Self-portrait of the artist as a young woman

I am an artist and a seeker who has explored a myriad of philosophies and theologies over the past 75 plus years. I have a few degrees and worked in education and library environments and in the privacy of my art studio depicting different realities on canvas.

My travels, studies and experiences have led me to believe reality is more complex the deeper we look. Our individual lives are more disparate than the surface of our characteristics.

Decades ago libraries collected 16mm films people checked out. And any given movie could go frame by frame from beginning to end as a metaphor of birth to death. It was always so noticeable when the projector got a little goofy and you’d see a few frames go by out of sync. And like a character in one of those films I may think I’m in control but I have my doubts.

We as observers seem to think the film’s characters have any number of choices but in reality they are enacting a “creator’s” script. From the initial moments of the script birthing to the last scene and the wrapping of the film perhaps after a bit of editing, it’s put back in the film canister tidily or not.

I suspect my life in this universe is much like a film and I’m merely a character of a script designed at birth through my genes, the resources I could intellectually and emotionally call upon were already genetically engineered into my system. I can only do so much with the resources written in my genes, the subsequent script and my surrounding environment encourage and impel if not determine my behavior.

I’m not pointing to the intellectually puzzling pre-destination theology (discourses about God and His eternal plan to save some and not others). Rather I refer to my internal wiring as genetically scripted leading me in a direction. I thought I was choosing during my life but in reality my behavior is a matter of my scripted wiring within the context of environment and survival with only chance or luck serving as a form of “editing the script” and the primary catalysts to a change.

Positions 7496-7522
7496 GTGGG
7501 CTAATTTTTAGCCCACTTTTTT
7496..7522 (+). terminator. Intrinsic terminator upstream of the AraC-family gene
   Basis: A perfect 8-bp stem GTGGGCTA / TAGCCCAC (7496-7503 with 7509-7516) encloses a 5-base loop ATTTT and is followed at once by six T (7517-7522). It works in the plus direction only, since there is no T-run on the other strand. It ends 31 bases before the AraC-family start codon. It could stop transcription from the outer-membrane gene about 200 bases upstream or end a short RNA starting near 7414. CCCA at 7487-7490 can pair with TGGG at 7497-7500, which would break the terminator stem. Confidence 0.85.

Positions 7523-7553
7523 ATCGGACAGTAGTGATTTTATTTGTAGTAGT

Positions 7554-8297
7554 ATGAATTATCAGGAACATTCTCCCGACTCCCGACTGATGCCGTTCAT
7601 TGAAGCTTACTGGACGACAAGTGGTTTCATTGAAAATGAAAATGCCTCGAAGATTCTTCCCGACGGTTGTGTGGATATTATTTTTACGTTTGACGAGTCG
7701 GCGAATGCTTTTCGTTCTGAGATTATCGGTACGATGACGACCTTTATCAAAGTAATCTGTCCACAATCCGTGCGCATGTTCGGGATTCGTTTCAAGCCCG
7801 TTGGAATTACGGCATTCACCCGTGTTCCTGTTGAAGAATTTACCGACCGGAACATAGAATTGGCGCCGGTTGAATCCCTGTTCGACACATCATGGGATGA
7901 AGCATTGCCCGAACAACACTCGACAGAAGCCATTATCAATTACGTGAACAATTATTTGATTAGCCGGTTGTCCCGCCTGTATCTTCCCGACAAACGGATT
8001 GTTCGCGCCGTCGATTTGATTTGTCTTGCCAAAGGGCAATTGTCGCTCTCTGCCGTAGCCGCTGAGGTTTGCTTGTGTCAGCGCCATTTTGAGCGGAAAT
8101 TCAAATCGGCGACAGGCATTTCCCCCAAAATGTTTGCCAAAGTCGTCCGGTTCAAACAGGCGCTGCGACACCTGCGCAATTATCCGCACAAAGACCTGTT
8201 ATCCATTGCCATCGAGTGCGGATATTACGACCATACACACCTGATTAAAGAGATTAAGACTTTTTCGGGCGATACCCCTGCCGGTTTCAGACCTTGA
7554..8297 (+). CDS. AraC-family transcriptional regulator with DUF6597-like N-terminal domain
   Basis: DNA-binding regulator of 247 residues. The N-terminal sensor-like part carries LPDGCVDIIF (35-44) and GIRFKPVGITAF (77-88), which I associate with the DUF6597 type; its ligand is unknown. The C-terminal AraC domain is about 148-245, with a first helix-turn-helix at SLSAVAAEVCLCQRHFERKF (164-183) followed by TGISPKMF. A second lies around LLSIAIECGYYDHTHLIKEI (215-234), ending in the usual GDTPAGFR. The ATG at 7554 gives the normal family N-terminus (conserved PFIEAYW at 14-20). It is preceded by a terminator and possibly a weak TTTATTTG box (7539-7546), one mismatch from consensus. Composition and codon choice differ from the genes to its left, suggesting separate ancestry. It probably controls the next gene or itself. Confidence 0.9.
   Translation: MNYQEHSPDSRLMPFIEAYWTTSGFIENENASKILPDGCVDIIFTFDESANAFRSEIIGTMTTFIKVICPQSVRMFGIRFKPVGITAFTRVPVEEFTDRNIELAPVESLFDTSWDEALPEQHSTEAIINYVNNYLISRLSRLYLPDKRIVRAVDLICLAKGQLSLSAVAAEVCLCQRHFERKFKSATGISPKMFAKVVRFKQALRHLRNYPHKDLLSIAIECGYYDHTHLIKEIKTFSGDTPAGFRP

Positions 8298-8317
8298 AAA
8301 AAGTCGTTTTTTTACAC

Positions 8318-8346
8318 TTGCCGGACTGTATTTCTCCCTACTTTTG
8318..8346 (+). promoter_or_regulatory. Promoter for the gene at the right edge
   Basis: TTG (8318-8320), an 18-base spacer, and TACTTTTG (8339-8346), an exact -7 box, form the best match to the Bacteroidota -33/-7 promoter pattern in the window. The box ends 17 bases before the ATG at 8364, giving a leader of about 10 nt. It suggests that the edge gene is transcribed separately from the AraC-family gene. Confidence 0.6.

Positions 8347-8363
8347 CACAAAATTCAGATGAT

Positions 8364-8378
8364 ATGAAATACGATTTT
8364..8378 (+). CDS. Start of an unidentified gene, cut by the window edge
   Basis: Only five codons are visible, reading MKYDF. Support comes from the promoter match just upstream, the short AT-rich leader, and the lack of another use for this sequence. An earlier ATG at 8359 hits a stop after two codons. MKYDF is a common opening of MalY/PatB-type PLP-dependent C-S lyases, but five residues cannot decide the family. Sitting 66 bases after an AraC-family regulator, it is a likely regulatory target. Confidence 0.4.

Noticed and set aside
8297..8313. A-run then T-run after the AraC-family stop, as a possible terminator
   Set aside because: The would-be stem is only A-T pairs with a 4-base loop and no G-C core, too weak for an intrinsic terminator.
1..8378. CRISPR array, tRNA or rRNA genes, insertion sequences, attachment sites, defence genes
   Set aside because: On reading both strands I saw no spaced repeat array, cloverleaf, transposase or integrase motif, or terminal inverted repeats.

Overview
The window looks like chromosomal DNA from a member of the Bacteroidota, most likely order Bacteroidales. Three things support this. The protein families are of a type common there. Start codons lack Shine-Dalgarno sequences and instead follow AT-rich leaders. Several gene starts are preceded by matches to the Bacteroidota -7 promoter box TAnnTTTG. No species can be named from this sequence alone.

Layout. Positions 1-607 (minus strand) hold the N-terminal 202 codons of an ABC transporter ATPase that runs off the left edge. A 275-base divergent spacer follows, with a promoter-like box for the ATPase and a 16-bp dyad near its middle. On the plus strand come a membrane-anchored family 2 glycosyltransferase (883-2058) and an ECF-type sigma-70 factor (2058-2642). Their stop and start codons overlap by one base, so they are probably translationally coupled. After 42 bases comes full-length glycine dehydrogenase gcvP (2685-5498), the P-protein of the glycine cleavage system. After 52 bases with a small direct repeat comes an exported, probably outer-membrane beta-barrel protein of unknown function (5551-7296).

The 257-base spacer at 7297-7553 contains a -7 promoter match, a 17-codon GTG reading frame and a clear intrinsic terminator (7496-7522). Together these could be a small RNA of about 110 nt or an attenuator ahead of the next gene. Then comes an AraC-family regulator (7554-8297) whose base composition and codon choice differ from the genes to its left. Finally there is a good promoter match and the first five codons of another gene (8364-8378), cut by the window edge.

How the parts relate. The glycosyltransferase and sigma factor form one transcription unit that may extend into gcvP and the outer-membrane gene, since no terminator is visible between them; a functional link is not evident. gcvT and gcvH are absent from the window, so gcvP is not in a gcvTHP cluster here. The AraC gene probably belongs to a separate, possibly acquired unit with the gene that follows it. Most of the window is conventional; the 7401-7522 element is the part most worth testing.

Life indeed is unfair and more so if we have a faulty and dissonant script offset to a degree by our accumulated knowledge, the ability to process experience, our environmental context and the wherewithal to act and a bit of chance and luck not originally written in the script.

There exists the idea of the “branch in the road” premise. We have a choice it suggests to choose one or the other road to our future. Chance for me has played a role. There are a number of physicists who have arrived at an idea of multiple parallel realities. I think I’m correct in suggesting there’s “bleed through “between the universes.  The “bleed through” is where chance, luck and circumstance seem to come into play.

So if I’ve got it right, one goes along living one’s life until a major decision is available and made. Perhaps the decision might be whom you partner with or marry, where you decide to live or any number of things might be considered a significant preference. At such a juncture, the Road-taken and the Road not taken both possess a reality and proceed till the next major thing happens and a decision is made. In the process of the Road-taken one may encounter the “bleed through” of a parallel reality where one briefly experiences the surreal nature of the Road not taken.